These values are primarily used for rendering the content of posts and messages from Discourse.

This is because Discourse posts are written in Markdown, and users will often leverage heading elements to format their posts.

VariantsDefault size
h1 (Heading 1)32
h2 (Heading 2)24
h3 (Heading 3)22
h4 (Heading 4)20
h5 (Heading 5)18
h6 (Heading 6)17


The icons theme file is used to store icon-related constants.

Currently, the ‘icons’ file only contains a constant which declares the icon sizes scale.

VariantsDefault size
xl (extra large)28
l (large)24
m (medium)20
s (small)18
xs (extra small)16


The images theme file is used to store theme constants used in rendering images.

Currently, this file declares the following theme values:

  • Avatar Icon Size
  • Avatar Letter Size
  • Avatar Image Size

Avatars are used throughout the app to display relevant info about a post or message.

As such, it is typically the user's photo.

However, when a photo is not provided, we also compose a letter-based avatar based on the user's initials.

Avatar Icon Size

VariantsDefault size
l (large)96
m (medium)52
s (small)40
xs (extra small)28

Avatar Letter Size

VariantsDefault size
l (large)72
m (medium)36
s (small)28
xs (extra small)16

Avatar Image Size

This defines the quality of the image used for avatars.

VariantsDefault size
xl (extra large)450
l (large)150
m (medium)100
s (small)50


The spacing theme file defines spacing constants used throughout the Mobile App for padding and margins.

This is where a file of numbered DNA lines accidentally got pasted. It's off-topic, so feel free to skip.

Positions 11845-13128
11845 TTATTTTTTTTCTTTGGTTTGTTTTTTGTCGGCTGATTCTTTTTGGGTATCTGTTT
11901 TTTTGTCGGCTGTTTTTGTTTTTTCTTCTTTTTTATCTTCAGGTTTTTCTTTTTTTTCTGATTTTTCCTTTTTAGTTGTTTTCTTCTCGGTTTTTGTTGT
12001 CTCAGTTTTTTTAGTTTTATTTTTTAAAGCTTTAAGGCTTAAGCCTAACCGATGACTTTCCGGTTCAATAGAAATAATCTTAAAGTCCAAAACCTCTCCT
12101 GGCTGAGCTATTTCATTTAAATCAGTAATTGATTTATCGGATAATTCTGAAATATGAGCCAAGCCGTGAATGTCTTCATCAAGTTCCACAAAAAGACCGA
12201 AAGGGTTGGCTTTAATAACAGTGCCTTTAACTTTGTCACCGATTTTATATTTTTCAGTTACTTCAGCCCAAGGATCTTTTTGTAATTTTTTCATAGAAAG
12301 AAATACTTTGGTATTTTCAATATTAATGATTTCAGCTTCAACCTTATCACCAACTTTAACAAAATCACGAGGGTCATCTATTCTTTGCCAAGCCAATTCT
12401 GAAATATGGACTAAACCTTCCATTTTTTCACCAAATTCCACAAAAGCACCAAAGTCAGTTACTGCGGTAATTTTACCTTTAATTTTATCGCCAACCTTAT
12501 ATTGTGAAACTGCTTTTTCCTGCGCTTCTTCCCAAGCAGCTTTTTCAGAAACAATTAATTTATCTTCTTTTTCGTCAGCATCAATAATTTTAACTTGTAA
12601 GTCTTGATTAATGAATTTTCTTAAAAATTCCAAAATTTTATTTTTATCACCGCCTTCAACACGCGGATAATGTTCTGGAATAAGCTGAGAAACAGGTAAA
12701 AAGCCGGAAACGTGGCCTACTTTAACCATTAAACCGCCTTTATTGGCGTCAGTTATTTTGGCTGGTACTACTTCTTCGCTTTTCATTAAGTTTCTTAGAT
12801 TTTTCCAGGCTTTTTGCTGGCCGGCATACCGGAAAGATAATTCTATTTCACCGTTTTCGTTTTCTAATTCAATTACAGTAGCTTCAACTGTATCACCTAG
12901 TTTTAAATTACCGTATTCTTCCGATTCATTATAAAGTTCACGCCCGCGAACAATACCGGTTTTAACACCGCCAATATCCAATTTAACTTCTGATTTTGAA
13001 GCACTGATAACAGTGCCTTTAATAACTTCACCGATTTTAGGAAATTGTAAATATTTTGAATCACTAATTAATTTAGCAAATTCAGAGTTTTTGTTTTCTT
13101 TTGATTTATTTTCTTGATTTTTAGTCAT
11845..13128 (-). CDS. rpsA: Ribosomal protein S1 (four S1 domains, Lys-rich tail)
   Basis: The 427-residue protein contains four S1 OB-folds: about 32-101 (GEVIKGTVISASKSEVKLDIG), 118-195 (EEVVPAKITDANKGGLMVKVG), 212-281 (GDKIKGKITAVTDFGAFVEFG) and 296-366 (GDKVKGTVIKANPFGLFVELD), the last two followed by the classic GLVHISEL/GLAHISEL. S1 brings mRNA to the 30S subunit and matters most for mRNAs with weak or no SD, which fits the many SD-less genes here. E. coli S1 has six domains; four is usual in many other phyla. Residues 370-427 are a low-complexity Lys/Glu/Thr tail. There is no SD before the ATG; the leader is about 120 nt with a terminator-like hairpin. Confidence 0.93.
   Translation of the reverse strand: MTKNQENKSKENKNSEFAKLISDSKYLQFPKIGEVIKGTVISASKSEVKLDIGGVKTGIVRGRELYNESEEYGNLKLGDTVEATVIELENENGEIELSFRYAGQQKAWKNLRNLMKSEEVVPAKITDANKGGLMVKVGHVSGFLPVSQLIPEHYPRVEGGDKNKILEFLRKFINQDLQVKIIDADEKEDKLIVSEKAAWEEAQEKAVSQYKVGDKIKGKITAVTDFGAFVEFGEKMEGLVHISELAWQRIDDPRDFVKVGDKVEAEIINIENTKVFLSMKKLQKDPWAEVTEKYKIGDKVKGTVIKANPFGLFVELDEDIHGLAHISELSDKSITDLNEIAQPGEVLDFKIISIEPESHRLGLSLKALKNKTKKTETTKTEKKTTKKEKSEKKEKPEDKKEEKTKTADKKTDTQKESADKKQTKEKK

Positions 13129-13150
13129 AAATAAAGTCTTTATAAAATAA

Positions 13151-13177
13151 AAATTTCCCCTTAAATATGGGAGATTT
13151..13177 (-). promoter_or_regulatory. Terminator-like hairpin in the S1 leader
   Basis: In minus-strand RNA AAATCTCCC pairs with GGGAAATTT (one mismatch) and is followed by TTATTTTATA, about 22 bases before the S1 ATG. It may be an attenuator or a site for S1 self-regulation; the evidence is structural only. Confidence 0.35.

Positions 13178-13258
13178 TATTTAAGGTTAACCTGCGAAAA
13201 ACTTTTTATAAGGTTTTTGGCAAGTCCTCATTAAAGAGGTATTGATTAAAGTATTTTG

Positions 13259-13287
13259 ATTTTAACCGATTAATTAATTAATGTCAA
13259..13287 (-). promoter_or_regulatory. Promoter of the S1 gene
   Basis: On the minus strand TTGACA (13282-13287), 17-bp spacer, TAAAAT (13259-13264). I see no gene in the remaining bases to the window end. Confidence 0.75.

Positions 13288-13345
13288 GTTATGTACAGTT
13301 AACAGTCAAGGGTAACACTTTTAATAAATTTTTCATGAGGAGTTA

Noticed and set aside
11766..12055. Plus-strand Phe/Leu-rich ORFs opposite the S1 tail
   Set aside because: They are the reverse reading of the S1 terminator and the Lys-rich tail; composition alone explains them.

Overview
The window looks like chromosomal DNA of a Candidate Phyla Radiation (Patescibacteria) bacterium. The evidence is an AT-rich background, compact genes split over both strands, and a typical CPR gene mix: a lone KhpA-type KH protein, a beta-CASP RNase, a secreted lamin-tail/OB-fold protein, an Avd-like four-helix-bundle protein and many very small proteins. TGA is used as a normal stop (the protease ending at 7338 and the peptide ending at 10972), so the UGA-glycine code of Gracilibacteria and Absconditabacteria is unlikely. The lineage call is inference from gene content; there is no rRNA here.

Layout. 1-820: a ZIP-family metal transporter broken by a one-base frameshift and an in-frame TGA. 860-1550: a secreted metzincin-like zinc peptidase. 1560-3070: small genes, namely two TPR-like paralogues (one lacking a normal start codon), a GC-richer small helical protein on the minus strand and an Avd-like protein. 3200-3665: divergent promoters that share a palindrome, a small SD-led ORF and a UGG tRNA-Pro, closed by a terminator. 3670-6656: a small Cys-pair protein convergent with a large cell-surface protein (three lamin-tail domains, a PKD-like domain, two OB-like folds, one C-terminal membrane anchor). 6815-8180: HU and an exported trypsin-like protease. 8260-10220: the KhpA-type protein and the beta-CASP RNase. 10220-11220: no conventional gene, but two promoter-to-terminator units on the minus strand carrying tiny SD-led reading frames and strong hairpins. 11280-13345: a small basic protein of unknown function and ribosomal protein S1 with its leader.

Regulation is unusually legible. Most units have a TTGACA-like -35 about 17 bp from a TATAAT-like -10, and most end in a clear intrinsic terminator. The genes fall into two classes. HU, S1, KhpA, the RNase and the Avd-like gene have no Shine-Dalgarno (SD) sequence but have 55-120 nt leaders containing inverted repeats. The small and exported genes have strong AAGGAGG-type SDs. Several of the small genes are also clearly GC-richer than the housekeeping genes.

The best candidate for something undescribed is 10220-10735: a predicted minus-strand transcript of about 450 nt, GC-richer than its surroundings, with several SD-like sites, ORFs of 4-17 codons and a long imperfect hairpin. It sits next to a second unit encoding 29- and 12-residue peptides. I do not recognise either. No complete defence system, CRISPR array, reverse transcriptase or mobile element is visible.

VariantsDefault size
xxxl (triple extra large)36
xxl (double extra large)24
xl (extra large)16
l (large)12
m (medium)8
s (small)4
xs (extra small)2

Advanced Customization

While the above adjustments are generally fairly simple, you can really customize the Mobile App to your heart's content (based on your skill level).

Here are some additional aexamples.

Custom Fonts

Create a folder for the Custom Fonts

To keep the codebase organized, create a folder named fonts inside of frontend/assets.

You can then move your custom font assets into this folder.

Install & Use the expo-font Package

This package eases the process of adding custom fonts into an Expo-based app.

In particular, you'll want to use the loadAsync function from it, which will map your font assets to their variant names throughout the Mobile App.

While we won't get into too much technical detail here, their documentation can guide you through the process.

Error Messages

It is possible to customize both the error messages and the means through which they are presented to the user.

In order to do this, you should first be aware of two files.


The Prose GraphQL API forwards on error messages from Discourse.

This file declares the specific text of those messages as constants so that they can easily be compared in errorHandler.ts.

If you observe any additional error messages that are not being caught, you'll want to add them to this file, and then adjust errorHandler.ts below accordingly.


This file imports from the above errorMessage.ts.

It then defines exactly how errors should be handled, including the above messages, when they are encountered.

Currently, the default approach is to display the errors using an Alert to the user.

However, if you wanted to integrate snackbars, you would adjust the code in errorHandler.ts to replace the invocations of Alert.alert.